5 Ways to be Frugal When First Starting Your Career

FullSizeRender By Tara Carter

Every fresh graduate looks forward to their first real paycheck as they begin their new career after college graduation. However, not everyone knows what to do with this new regular flow of income. College graduates spending styles range anywhere from uncontrollable spending to strict savings; but what should these new college graduates be doing to manage their finances after landing their first job?

Here are 5 ways to help you plan, save, and be frugal with your money:business-839788_1920

1. Know Your Salary

Before you can start creating a plan for your finances, you’ll have to figure out how much money you will be making. Having a clear understanding of your take home pay is important so you can see what you’ll be able to afford. So, if you’re one who has a lot of bills coming out of school, try to negotiate a salary that will allow you to live comfortably without having to live paycheck to paycheck.

2. Keep Track of Student Loans

More than half of college graduates funded their tuition through student loans. In other words, before you start planning your next vacation out with friends, you should make sure you have an idea of how much you owe and when you’re first payment is due. Knowing the details of your student loans early will allow you to manage your finances for when your grace period ends.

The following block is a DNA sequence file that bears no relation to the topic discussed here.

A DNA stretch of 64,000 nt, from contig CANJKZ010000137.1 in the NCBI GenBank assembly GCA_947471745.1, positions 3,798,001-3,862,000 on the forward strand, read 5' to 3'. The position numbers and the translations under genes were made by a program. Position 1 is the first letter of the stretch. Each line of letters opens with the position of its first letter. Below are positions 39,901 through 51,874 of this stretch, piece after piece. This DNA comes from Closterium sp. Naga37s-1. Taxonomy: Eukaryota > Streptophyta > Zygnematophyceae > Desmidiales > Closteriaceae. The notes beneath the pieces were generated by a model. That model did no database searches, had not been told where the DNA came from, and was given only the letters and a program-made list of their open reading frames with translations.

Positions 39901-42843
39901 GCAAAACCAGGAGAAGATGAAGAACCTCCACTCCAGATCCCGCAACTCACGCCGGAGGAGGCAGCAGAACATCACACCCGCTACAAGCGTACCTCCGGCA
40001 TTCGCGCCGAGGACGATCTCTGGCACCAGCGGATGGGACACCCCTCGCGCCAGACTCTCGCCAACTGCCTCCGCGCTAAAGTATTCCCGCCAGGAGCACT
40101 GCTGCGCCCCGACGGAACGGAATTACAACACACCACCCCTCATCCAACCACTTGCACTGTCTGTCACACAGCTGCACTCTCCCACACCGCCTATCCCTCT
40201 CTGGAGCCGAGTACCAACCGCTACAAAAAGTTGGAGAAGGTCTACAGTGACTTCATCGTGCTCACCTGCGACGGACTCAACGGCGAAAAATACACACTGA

3. Live Within Your Means

This is the most important part of budgeting! It will be impossible to build a savings if you’re spending more than you earn each month. After you’ve gotten your first paycheck, plan a budget for the money that is left after all bills are paid. Make sure to subtract monthly expenses before going on a shopping spree to avoid complications in the future.

4. Start Planning for Retirement

I know retirement isn’t a hot topic among college grads, but in today’s economy its crucial to have a savings plan and know your employers benefit options. Having a good retirement savings plan will give you a head start and make you more financially stable in the up-coming years.

5. Credit Cards

Everyone knows establishing credit is important if you ever plan to finance a major purchase like a home or a car. However, in the process of “building” credit, many go overboard with spending and end up in debt. To avoid this, leave the credit cards at home and only use them on occasion to keep your monthly balance under control.

You’ve got the stepping stones to financial success, now apply them to help you live debt free!

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Founded in 1951, the National Foundation for Credit Counseling® (NFCC®) is the nation's first and largest nonprofit dedicated to improving people's financial well-being.

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